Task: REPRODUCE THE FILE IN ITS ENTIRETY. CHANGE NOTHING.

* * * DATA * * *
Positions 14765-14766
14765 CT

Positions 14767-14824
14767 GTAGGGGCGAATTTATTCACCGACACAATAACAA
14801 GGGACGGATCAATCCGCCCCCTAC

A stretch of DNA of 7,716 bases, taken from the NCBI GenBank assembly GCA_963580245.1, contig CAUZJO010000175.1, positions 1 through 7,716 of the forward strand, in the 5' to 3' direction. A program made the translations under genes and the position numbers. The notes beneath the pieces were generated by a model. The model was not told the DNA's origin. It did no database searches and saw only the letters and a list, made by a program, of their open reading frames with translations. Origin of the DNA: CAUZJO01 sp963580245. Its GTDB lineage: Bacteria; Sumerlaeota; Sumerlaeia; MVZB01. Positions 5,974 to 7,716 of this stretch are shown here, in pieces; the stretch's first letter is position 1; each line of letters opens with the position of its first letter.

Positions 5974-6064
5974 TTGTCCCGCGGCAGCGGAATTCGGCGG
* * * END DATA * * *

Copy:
Positions 14765-14766
14765 CT

Positions 14767-14824
14767 GTAGGGGCGAATTTATTCACCGACACAATAACAA
14801 GGGACGGATCAATCCGCCCCCTAC

A stretch of DNA of 7,716 bases, taken from the NCBI GenBank assembly GCA_963580245.1, contig CAUZJO010000175.1, positions 1 through 7,716 of the forward strand, in the 5' to 3' direction. A program made the translations under genes and the position numbers. The notes beneath the pieces were generated by a model. The model was not told the DNA's origin. It did no database searches and saw only the letters and a list, made by a program, of their open reading frames with translations. Origin of the DNA: CAUZJO01 sp963580245. Its GTDB lineage: Bacteria; Sumerlaeota; Sumerlaeia; MVZB01. Positions 5,974 to 7,716 of this stretch are shown here, in pieces; the stretch's first letter is position 1; each line of letters opens with the position of its first letter.

Positions 5974-6064
5974 TTGTCCCGCGGCAGCGGAATTCGGCGG